The revenue forecast released this week shows a projected $122 million surplus in the state's health-care access fund. Money in the fund comes from a tax on the services doctors, hospitals and clinics provide. Berglin and Bradley both want to use that money to pay for their plans, but the similarity ends there.
Berglin is a DFLer from Minneapolis who chairs the Senate Health and Human Services Budget Division. She wants to expand MinnesotaCare, the state's subsidized health insurance program. Her plan would extend the plan to more farmers, small businessess and single adults like Karla Swenson. The Roseville resident says she works two jobs, makes too much to qualify for MinnesotaCare, yet she can't afford private health insurance.
"It's very frustrating to work so much; more than 50 to 60 hours a week, and not be able to afford health care. I mean, how much overtime do I need to do?" Swenson said.
Swenson is among the estimated 270,000 working Minnesotans who don't have health insurance. Berglin wants to make people like Swenson eligible for MinnesotaCare by raising the income limit for single adults. Berglin's plan would also allow them to get benefits like dental care and mental health services that were eliminated during budget cuts three years ago.
"We believe that when money becomes available, cuts that have been made that were unfortunate in 2003 should be restored," Berglin said.
Berglin's proposal would also create a prescription drug discount program, and allow small businesses to provide health insurance for their employees through MinnesotaCare, which they can't do now. She says if more people have insurance, they won't rely on the emergency room for medical care, which will reduce premiums for insured Minnesotans in the long run.
House Republicans say Berglin is offering a big-government solution to the problem of rising health-care costs.
Fran Bradley, a Rochester Republican who chairs the House committee dealing with health care, says he's proposing market-driven solutions. His top priority is eliminating a surcharge paid by many small businesses to help fund the Minnesota Comprehensive Health Association. The association insures high-risk Minnesotans who've been denied health coverage. Bradley says the surcharge makes it even more expensive for small businesses to insure their employees.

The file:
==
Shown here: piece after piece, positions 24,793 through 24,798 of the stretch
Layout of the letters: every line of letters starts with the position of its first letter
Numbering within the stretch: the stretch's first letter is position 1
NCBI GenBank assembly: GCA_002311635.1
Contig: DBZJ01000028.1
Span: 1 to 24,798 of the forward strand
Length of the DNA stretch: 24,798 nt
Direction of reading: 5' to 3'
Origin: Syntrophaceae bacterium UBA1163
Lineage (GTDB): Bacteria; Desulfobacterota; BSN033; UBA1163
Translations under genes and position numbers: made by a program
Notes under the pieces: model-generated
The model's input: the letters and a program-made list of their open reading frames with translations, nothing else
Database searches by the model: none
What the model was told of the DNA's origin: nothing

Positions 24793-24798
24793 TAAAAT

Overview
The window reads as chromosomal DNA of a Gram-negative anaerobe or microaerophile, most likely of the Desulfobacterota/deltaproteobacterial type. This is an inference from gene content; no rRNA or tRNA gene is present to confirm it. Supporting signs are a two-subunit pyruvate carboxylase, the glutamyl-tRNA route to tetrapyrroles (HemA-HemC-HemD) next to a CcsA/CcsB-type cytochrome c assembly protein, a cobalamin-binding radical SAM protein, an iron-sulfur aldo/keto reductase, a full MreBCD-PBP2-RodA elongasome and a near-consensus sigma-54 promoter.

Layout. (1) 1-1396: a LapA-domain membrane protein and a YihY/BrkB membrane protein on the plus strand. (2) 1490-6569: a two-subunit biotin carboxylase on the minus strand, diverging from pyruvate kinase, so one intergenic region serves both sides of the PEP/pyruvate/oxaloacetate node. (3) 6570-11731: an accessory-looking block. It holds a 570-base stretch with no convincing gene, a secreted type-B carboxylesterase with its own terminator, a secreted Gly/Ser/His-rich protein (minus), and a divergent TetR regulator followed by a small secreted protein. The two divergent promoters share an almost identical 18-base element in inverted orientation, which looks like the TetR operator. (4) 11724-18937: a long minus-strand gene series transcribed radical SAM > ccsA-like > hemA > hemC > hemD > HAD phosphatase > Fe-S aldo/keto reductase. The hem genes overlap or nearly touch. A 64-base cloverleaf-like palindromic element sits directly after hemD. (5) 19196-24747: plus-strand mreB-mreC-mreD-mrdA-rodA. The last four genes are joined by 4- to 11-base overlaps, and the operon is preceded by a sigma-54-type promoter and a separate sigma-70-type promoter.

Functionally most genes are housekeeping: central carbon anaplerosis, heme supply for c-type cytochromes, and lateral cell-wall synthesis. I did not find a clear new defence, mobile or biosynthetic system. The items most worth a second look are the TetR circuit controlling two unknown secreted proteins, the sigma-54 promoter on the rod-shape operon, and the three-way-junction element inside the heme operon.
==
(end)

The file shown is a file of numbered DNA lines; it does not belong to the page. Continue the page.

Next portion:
"That's a direct hit on the small employers. That's $100 million or so a year right at the bottom line, and if we can get rid of that, that's almost an immediate... you don't find many things that you can do that have an immediate benefit in the health care marketplace where we are most vulnerable," according to Bradley.
Small businesses have been lobbying for the change for years. Jim Fries, who chairs the small business committee for the Minnesota Chamber, says the Legislature should act quickly.
"A lot of employers have had to say, 'I've got to eliminate my health care plan just to keep four employees.' That's a critical decision," he said.
Fries supports Bradley's proposal, which would encourage health savings accounts and provide consumers more information on the cost of their care. Bradley also wants to allow for-profit HMOs in Minnesota and require medical providers to charge everyone the same price for the same procedure.
Berglin was skeptical of Bradley's proposal. She says for-profit HMOs won't reduce premiums, and the health-care access fund shouldn't be used to eliminate the surcharge small businesses pay.
Given the opposing approaches, the stage appears to be set for partisan gridlock, with the House passing Bradley's plan and the Senate backing Berglin's proposal.
DFL Senate Majority Leader Dean Johnson says it would be unfortunate if nothing gets done this year.
"Because what we're talking about is helping people -- citizens, who have come forth today and have essentially pleaded their case. We have the money, all we need to do is change some policies and our two constituents, our two friends here, will be helped," Johnson said.
Johnson was referring to Karla Swanson and Collin Boser, a dairy farmer and single parent from Pierz who doesn't qualify for MinnesotaCare. Both appeared at Berglin's news conference.
But changing policies will likely be a lot harder than Johnson makes it sound. Gov. Pawlenty is proposing to spend some of the health care access fund that Berglin and Bradley are eyeing on his own mental health initiative.